Introduction: overview of IR35
The IR35 legislation was introduced in April 2000. In an IR35 case, a worker provides their services to a client via an intermediary. The intermediary can be:
- a company
- a partnership
- an unincorporated association, or
- another individual.
Typically, the intermediary is the worker’s own personal service company (PSC) and consists of two Directors or one Director and the Company Secretary (who are often husband and wife). There are normally no other employees and usually only one worker is providing their services to the client.
The intermediary earns all, or almost all, of its income from supplying the worker’s services in circumstances that would be employment if the worker were engaged directly by the client. However, there is no contract between the worker and the client. Instead, there is a contract between the intermediary and the client (either directly or via an agency) and the intermediary is paid to supply the worker’s services. The worker receives (or is entitled to receive) payments or benefits from the intermediary.
These arrangements do not come within the provisions of the Agency legislation (ESM2001) and prior to April 2000 (ESM3011) provided an opportunity to disguise what would otherwise be an employment relationship with the client to:
- reduce or avoid the individual’s liability to pay tax and primary Class 1 NICs, and
- reduce or avoid employers’ liability to NICs.
Legislation came into effect from 6 April 2000 to address this issue. It is generally known as the “Intermediaries” legislation or “IR35” (ESM3010).
The effect of IR35 legislation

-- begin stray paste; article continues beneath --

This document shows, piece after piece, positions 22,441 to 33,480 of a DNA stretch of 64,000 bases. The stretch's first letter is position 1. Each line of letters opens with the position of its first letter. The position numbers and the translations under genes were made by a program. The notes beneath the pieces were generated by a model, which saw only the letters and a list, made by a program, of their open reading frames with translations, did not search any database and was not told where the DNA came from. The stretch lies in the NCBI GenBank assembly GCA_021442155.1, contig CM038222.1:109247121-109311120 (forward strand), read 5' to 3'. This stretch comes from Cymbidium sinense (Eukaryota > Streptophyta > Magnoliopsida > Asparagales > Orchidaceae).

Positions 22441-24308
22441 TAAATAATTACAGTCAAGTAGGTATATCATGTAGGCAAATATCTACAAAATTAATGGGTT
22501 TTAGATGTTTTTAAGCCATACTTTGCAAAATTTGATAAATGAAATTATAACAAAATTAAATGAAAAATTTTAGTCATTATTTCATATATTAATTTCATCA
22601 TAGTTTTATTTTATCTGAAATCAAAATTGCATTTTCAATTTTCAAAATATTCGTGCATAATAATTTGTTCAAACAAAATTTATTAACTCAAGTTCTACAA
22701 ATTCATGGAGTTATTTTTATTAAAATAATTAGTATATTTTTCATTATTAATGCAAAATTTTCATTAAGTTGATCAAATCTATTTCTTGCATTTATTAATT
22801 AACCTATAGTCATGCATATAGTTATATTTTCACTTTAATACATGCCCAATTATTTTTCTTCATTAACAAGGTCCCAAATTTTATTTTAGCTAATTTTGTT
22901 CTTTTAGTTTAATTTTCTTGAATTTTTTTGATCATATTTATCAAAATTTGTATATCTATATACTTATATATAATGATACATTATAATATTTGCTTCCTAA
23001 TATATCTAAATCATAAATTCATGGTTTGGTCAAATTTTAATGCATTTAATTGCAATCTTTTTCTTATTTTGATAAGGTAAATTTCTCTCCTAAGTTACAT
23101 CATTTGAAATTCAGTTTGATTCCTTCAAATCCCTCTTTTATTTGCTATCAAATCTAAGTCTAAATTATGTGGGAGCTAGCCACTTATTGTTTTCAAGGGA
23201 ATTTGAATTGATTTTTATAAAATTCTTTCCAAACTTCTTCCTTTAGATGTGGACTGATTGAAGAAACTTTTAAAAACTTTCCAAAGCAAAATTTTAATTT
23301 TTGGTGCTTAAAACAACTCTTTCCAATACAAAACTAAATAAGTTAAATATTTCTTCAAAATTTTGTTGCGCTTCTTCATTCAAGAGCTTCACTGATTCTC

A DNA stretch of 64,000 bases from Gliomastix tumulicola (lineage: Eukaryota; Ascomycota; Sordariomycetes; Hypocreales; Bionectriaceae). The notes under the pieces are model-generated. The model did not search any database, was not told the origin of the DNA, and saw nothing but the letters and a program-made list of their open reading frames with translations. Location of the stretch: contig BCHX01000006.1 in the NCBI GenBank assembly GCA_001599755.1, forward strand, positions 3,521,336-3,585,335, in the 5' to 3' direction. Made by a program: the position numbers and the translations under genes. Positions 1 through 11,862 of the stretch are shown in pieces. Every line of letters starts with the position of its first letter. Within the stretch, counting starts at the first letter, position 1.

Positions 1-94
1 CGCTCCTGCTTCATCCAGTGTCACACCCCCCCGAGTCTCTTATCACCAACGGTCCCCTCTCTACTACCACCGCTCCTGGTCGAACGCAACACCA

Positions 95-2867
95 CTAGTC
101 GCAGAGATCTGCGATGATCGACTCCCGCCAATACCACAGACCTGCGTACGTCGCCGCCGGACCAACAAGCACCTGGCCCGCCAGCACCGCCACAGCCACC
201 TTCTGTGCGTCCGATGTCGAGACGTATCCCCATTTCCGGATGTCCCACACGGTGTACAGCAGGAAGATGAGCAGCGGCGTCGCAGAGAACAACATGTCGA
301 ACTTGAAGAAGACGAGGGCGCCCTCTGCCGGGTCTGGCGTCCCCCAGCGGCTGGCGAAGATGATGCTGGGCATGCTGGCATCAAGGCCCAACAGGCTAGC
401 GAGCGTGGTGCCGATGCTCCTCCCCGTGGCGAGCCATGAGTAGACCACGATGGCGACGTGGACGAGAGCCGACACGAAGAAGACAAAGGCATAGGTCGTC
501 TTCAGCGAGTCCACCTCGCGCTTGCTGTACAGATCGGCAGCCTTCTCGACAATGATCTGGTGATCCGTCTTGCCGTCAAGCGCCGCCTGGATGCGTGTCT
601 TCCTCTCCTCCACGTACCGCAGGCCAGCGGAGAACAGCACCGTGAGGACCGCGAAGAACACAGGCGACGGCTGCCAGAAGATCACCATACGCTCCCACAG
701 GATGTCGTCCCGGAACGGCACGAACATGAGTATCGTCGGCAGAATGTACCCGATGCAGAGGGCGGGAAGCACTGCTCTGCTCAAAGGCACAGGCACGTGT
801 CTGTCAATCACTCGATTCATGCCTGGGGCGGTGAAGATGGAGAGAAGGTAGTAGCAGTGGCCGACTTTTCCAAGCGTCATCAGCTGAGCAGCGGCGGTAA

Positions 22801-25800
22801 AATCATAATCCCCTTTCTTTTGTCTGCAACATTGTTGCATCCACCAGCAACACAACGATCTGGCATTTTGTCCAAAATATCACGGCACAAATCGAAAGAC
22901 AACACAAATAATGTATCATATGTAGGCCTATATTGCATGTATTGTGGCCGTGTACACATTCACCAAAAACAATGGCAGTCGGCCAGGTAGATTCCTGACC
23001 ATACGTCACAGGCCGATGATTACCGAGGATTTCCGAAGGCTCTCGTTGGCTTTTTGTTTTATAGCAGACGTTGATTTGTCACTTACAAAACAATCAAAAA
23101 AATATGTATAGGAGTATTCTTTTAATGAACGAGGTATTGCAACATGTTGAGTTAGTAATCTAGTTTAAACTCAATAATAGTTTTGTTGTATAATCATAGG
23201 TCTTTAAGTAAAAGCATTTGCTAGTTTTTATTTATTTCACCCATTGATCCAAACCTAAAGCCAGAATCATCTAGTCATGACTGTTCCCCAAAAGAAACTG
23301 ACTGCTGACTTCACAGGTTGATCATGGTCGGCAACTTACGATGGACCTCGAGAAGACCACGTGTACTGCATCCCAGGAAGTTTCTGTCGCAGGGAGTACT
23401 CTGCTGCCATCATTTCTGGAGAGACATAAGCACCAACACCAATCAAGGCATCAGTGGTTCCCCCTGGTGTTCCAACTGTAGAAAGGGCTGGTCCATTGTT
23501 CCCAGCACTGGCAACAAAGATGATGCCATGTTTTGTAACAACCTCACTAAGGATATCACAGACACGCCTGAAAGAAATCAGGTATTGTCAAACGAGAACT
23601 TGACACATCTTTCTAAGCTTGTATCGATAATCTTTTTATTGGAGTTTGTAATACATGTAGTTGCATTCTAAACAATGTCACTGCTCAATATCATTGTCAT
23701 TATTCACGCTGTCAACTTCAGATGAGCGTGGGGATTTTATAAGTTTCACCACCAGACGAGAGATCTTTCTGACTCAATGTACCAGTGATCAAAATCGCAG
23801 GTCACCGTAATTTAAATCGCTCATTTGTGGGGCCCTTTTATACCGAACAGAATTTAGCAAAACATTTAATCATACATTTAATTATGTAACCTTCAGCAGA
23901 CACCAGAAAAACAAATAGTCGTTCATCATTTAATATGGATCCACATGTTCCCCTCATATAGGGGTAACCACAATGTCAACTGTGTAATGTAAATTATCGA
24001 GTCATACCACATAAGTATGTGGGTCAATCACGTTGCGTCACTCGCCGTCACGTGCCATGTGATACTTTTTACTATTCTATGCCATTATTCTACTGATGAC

IR35 legislation requires the underlying nature of a worker’s relationship with a client to be considered. A crucial factor is whether the worker would have been an employee of the client if they had not been engaged via an intermediary.
When IR35 applies (ESM3030) the income of the intermediary is regarded as the worker’s earnings from the employment. The intermediary is treated as making a “deemed employment payment” (ESM3140) to the worker, which is chargeable to tax as employment income and subject to Class 1 NICs (ESM3181).
The IR35 legislation does not apply to managed service companies (MSC) and some composite service companies. An intermediary must consider whether the MSC legislation at Chapter 9 of the Income Tax (Earnings and Pensions) Act applies before considering IR35. Intermediaries that do not meet the definition of an MSC must continue to consider IR35.
IR35 legislation impacts different areas of taxation and must be taken into account in various situations, such as when dealing with self-assessment or corporation tax returns. Guidance about how IR35 cases are handled by HMRC and where staff can obtain advice is available at ESM3005. Guidance about how external customers can get advice is at ESM3008.